Appalachian Trail Conservation Banner Brent McGuirt

A Strong Future

As guardians of the Appalachian Trail, our goal is to ensure it will be enjoyed for centuries to come.

Protection and Stewardship Icon

protection and stewardship

Our conservation work is focused on the protection and stewardship of land surrounding the Appalachian Trail (A.T.). This land base, spanning the Appalachian highland region from Georgia to Maine, connects significant state and federal lands. Running primarily along the ridgelines, Trail lands protect a migratory flywayand headwater streams for major East Coast watersheds. This protected area is one of the most significant greenways in the eastern United States.

Our conservation work is focused on identifying high priority tracts for permanent protection, working collaboratively with numerous conservation partners. We advocate funding for land protection and for best management practices to effectively steward these lands in perpetuity. We also play an important role as land managers, assisting with the natural resource management of corridor lands to ensure that the integrity of protected A.T. lands is upheld for future generations to experience and enjoy. We strive to base management decisions on sound science, and we work cooperatively with partners to develop our conservation approach. 

advocacy

We care about protecting the experience we all have while hiking the A.T. Along with our partners, we are charged under the National Trails Systems Act to ensure that the scenic vistas and natural and cultural heritage of the Trail corridor is protected forever.


Calling for Funding of the Land and Water Conservation Fund

by User Not Found | Sep 09, 2015
Update: On Dec. 16, 2015, the Land and Water Conservation Fund was renewed for three additional years.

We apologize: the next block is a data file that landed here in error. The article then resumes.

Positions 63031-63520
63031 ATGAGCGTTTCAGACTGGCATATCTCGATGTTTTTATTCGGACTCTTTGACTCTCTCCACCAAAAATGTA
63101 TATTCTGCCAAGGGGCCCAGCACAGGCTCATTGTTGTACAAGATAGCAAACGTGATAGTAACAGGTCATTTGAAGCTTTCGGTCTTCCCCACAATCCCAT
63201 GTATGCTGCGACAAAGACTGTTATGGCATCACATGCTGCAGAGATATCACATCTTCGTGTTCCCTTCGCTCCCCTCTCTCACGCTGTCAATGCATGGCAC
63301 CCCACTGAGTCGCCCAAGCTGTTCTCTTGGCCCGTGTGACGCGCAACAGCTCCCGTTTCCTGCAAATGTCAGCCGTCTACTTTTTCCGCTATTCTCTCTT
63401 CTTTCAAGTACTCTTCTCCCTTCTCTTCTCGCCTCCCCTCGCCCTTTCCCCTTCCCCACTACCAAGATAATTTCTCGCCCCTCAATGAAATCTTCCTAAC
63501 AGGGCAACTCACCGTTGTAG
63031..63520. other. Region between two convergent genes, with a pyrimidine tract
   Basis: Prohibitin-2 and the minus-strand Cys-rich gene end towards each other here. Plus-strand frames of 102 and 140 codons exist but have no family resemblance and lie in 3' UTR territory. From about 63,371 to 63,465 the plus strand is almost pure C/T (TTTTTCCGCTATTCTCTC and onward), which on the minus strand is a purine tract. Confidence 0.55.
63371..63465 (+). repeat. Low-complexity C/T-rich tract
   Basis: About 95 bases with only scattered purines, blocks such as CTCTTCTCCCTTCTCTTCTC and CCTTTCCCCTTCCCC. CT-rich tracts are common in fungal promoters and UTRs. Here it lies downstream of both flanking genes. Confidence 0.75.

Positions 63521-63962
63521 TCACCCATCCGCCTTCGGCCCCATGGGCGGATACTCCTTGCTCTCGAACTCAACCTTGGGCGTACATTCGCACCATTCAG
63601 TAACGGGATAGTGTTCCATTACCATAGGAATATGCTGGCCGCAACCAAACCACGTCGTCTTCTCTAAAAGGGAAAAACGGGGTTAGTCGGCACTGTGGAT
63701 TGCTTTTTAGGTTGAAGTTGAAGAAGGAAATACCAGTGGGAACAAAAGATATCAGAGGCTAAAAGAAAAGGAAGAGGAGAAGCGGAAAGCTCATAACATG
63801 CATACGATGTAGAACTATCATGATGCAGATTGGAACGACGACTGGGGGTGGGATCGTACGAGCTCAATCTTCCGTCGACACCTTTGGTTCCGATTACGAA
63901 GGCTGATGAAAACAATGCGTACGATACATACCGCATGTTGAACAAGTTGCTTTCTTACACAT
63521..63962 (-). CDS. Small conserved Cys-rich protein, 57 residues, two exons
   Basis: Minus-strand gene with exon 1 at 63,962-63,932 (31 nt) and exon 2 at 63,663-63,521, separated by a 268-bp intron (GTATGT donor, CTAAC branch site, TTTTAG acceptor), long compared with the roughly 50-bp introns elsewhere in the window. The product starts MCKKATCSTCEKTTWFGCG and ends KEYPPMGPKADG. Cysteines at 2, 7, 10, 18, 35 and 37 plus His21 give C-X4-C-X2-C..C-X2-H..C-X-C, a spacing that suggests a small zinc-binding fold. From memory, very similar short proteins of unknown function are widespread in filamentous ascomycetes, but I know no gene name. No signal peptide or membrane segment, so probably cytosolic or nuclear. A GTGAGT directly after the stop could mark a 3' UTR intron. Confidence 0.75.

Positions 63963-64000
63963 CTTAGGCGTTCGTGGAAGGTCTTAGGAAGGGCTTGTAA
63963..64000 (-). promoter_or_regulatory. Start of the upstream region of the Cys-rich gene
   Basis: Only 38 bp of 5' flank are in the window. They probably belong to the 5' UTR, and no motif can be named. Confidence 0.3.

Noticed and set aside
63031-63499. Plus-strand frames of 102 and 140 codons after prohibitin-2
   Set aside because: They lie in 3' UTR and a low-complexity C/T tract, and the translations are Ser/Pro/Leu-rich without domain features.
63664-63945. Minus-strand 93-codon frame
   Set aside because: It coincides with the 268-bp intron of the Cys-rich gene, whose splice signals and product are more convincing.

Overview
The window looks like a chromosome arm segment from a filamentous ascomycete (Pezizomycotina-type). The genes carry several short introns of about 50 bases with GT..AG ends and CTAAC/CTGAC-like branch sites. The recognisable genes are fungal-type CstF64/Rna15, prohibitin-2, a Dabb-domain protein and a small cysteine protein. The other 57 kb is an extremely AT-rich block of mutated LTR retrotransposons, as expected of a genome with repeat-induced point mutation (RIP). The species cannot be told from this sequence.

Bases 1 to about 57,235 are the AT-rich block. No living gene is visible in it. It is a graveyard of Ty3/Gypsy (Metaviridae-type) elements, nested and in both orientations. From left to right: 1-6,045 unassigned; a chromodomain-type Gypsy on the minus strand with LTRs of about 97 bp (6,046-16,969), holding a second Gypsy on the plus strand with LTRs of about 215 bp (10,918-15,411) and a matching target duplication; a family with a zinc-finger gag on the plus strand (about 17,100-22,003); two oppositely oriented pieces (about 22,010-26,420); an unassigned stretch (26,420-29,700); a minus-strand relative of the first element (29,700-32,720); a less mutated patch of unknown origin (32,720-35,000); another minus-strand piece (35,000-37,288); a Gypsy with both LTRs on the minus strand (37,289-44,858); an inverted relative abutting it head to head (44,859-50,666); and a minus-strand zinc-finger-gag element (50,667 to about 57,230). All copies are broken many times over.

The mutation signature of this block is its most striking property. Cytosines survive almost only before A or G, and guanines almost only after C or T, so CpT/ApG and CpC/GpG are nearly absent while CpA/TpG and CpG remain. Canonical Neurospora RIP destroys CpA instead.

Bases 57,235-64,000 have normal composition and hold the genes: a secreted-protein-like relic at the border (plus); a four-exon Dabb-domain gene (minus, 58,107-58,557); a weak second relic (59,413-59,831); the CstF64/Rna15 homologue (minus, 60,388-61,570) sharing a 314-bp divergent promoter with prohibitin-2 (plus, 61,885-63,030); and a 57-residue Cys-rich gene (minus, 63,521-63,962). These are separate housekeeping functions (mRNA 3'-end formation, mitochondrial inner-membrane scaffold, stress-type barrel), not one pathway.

The Land and Water Conservation Fund (LWCF), signed into law in 1964, puts a portion of offshore drilling fees toward the protection of land and water, with money being intended for national parks, national forests, wildlife refuges and more.

Your voice is critical to ensuring that LWCF will continue to permanently open access to America’s public lands and protect the places where Americans go to enjoy the great outdoors. To add your voice to the chorus of LWCF supporters, please visit https://wilderness.org/lwcf-coalition-sign-letter. 

For more information on ​this campaign, visit www.lwcfcoalition.org

29 Comments

  1. 29 Claire Speredelozzi 17 Sep
    I believe the LWCF should continue because of the importance of it. Protection of land and water has should always be a first priority. Think of Teddy Roosevelt who kickstarted the national parks; we should continue helping the environment as he started it. 
  2. 28 Carrie Carter 05 Oct
    In this day and age when our children are growing up immersed in technology and staying plugged in 24/7 (and encouraged to do so through college), we are in greater need than ever to protect our natural resources to allow a chance to reconnect with the real world around us.  This is our last outlet of decompression and connection.  Through scouting we help our children learn to help preserve the last of an important resource that is dwindling at an incredible rate. 
    Through the increased prices on oil and gas the general public is actually funding this important conservation.  As large corporations continue to plunder our natural resources a portion of these proceeds must continue to support what their accidents destroy.  I urge you to reauthorize the Land and Water Conservation fund.
  3. 27 pamela jenkins 17 Oct
    I'm a 60 yr old human being whose primary concern for our survival is the health of our planet. we need to do all we can with every available resource ....REAUTHORIZE THE LWCF!
  4. 26 John Morse "toe" 21 Oct